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Comment Re:guess again (Score 1) 156

Unfortunately, they don't just hurt themselves. They hurt their children, who don't have a say in it, and shouldn't be stuck with paying the price for their parents' ignorance. But what's worse is that not every can get vaccinated to begin with, for legitimate medical reasons, and are forced to rely on herd immunity - herd immunity that goes away if lots of anti-vaxxer idiots refuse to get their children vaccinated.

Comment Re:Two types of laws (Score 1) 404

Well, she can't be fired now because she's no longer employed as Secretary of State, so that part is about the same as anyone else. Revocation of clearance might matter, except that you don't need to have a clearance (or gain one) to become President or Vice President. The law essentially presumes that the voters will not elect someone who is unfit to hold those responsibilities, along with all the other responsibilities of the Presidency.

Comment Re:Two types of laws (Score 1) 404

1) It's not uncommon at all. I personally knew many people that committed security violations during the time I served in the military. None of them were thrown in jail, and none of them lost their jobs. Most of these involved emailing classified information on a computer/network that was not accredited for it. The first time punishment was mandatory retraining and a reprimand. You'd only lose your clearance with multiple repeated ones, or if you tried to do a coverup, or you were trying to sell/leak that information.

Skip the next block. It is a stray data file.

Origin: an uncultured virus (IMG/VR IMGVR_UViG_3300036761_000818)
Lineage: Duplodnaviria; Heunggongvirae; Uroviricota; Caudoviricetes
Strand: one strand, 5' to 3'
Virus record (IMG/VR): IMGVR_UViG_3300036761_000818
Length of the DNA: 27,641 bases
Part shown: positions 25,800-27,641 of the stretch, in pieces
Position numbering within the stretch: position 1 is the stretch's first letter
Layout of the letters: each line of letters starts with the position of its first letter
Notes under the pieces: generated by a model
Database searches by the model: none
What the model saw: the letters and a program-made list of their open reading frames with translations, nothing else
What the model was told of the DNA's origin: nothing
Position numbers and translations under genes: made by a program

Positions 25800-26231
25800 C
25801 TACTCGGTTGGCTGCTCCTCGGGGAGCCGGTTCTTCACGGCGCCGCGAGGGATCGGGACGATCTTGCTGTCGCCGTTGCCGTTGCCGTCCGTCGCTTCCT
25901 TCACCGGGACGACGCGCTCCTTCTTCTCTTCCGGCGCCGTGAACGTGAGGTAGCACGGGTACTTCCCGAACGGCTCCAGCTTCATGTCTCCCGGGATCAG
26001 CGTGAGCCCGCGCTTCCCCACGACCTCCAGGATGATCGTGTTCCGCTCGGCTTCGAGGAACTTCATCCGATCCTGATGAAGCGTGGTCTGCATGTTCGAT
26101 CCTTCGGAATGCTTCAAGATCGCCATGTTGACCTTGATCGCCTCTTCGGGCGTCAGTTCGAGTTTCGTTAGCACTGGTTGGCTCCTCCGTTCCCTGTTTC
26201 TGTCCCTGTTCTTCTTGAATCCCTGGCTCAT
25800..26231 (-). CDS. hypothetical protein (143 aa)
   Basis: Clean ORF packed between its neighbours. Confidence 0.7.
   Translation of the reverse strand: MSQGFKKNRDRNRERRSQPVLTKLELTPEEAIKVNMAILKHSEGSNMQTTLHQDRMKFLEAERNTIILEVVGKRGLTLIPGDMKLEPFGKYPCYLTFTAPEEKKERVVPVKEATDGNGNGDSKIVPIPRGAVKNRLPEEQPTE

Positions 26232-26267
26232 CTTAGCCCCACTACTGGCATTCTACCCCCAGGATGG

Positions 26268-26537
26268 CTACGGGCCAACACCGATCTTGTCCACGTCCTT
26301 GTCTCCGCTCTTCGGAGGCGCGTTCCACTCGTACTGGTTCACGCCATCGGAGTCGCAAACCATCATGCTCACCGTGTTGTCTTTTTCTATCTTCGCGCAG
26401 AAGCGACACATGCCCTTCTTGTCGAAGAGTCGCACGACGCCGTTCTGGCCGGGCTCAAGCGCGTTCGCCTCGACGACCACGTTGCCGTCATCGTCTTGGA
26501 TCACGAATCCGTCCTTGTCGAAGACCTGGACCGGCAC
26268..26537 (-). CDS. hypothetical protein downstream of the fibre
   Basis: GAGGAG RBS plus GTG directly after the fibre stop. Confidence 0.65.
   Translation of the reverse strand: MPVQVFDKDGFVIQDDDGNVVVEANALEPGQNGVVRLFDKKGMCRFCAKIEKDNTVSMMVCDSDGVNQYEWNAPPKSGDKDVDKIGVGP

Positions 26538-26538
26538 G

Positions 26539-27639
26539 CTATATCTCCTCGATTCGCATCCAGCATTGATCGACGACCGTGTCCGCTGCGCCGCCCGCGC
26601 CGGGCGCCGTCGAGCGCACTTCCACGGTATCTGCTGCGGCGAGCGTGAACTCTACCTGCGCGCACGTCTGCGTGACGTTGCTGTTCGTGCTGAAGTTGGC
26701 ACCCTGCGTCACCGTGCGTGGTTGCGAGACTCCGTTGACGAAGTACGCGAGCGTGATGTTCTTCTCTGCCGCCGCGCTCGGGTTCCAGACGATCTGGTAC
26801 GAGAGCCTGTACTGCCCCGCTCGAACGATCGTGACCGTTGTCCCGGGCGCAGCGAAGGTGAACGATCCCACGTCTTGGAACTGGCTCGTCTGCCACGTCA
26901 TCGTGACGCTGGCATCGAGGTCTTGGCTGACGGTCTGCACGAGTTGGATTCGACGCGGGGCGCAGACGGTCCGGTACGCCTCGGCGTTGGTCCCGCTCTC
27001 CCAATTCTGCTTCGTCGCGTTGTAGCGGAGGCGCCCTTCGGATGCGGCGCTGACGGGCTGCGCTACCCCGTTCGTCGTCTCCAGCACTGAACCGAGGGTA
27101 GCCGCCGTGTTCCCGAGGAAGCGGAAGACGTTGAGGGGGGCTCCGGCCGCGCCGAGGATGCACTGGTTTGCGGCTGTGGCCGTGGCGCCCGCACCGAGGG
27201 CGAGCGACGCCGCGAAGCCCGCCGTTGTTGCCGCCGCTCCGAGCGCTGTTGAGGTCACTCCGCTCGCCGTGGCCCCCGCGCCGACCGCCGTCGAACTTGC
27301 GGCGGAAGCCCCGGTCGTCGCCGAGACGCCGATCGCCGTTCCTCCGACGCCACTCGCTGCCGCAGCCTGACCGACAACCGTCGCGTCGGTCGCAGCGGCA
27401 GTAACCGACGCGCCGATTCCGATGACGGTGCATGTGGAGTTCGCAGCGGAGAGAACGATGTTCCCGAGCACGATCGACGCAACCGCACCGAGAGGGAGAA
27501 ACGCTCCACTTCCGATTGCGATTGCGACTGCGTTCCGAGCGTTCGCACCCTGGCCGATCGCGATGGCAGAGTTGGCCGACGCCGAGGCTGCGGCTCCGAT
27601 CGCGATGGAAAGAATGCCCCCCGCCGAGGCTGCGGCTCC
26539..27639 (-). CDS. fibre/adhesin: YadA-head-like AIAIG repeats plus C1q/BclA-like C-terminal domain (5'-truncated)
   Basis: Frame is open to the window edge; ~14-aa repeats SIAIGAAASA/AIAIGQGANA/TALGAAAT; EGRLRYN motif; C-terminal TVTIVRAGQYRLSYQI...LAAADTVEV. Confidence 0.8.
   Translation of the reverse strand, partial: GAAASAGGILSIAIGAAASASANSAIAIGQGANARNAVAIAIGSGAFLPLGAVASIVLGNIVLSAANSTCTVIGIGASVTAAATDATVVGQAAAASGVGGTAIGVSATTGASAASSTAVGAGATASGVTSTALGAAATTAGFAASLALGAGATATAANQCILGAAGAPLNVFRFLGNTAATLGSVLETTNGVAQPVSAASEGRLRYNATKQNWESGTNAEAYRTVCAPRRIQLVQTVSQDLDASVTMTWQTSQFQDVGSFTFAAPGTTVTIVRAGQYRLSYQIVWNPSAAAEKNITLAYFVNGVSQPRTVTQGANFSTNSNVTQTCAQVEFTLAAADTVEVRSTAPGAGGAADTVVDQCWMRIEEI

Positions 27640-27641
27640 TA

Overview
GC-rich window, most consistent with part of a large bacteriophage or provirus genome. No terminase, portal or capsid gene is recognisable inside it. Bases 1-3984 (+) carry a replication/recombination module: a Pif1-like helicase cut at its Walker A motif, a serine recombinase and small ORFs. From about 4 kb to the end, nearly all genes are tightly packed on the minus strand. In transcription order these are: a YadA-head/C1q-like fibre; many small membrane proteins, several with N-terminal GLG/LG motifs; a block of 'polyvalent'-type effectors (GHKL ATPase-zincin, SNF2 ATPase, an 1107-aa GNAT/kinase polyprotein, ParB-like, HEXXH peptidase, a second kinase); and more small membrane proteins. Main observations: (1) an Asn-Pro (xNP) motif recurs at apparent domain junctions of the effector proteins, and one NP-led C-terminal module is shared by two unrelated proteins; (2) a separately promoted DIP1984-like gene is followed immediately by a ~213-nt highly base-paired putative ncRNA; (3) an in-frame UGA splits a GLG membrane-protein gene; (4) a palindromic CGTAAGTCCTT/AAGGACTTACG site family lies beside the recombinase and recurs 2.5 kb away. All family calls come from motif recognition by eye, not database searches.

People are human, and fallible, and they screw up all the time.

2) Please cite some of those specific cases, and please explain why they don't meet the additional criteria that Comey cited.

3) The problem with the other explanation, that Comey let Clinton off the hook just because she's Clinton/powerful/connected etc just doesn't hold water. There are too many reasons why it would be in keeping with his past character to call for an indictment if he truly believed it was warranted, never-mind advantageous for him to do so. Heck, his entire statement on the whole thing read like "Look, she was driving too fast and there were children in the van, she should have known better, and it was extremely poor judgment, but as much as I don't like the behavior I can't criminally cite her, because the case law just doesn't support it."

Comment Re:Two types of laws (Score 2) 404

One, if someone claimed they didn't have any documents and then showed up with a full laptop, that sort of runs afoul of the "deliberately lied to investigators standard" - though I can't claim familiarity with the case since I'm not seeing any links here.

Second - Comey is a Republican. What does he really have to lose by recommending an indictment, even if he thinks the AG will refuse to follow up on it? Why would he decide to be the one to take the hit for "covering for Clinton" rather than doing what he feels is the right thing? This is the guy who as acting Attorney General stared down Bush and Cheney over the wiretap authorizations after all, so he's no stranger to putting his career on the line for doing what he thinks is just. If anything, he'd probably be doing himself a huge favor if he got himself fired by doing so (or even resigned claiming backlash), because he'd be a huge martyr for the entire Republican party and an instant cause celebre.